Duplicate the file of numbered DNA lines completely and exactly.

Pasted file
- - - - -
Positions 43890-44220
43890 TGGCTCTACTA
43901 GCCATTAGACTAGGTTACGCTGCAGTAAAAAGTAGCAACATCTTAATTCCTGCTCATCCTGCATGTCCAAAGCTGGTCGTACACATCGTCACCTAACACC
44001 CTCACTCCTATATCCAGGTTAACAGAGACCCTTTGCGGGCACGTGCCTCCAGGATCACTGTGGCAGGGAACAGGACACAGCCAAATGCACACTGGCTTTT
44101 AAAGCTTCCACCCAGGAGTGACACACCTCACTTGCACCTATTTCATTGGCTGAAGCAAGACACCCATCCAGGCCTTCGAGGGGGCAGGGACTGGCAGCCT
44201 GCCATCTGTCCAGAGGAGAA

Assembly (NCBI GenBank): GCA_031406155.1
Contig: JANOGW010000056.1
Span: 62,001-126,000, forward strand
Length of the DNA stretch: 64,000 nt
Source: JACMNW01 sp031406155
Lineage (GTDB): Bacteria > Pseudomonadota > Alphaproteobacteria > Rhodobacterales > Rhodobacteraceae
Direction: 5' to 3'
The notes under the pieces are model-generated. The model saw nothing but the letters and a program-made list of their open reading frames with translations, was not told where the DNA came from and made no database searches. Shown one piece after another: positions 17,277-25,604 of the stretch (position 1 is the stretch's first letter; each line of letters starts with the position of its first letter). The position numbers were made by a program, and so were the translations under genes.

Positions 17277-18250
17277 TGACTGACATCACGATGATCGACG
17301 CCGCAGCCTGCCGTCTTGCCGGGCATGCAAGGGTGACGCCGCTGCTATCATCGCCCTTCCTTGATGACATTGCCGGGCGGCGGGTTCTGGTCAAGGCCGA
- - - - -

Positions 43890-44220
43890 TGGCTCTACTA
43901 GCCATTAGACTAGGTTACGCTGCAGTAAAAAGTAGCAACATCTTAATTCCTGCTCATCCTGCATGTCCAAAGCTGGTCGTACACATCGTCACCTAACACC
44001 CTCACTCCTATATCCAGGTTAACAGAGACCCTTTGCGGGCACGTGCCTCCAGGATCACTGTGGCAGGGAACAGGACACAGCCAAATGCACACTGGCTTTT
44101 AAAGCTTCCACCCAGGAGTGACACACCTCACTTGCACCTATTTCATTGGCTGAAGCAAGACACCCATCCAGGCCTTCGAGGGGGCAGGGACTGGCAGCCT
44201 GCCATCTGTCCAGAGGAGAA

Assembly (NCBI GenBank): GCA_031406155.1
Contig: JANOGW010000056.1
Span: 62,001-126,000, forward strand
Length of the DNA stretch: 64,000 nt
Source: JACMNW01 sp031406155
Lineage (GTDB): Bacteria > Pseudomonadota > Alphaproteobacteria > Rhodobacterales > Rhodobacteraceae
Direction: 5' to 3'
The notes under the pieces are model-generated. The model saw nothing but the letters and a program-made list of their open reading frames with translations, was not told where the DNA came from and made no database searches. Shown one piece after another: positions 17,277-25,604 of the stretch (position 1 is the stretch's first letter; each line of letters starts with the position of its first letter). The position numbers were made by a program, and so were the translations under genes.

Positions 17277-18250
17277 TGACTGACATCACGATGATCGACG
17301 CCGCAGCCTGCCGTCTTGCCGGGCATGCAAGGGTGACGCCGCTGCTATCATCGCCCTTCCTTGATGACATTGCCGGGCGGCGGGTTCTGGTCAAGGCCGA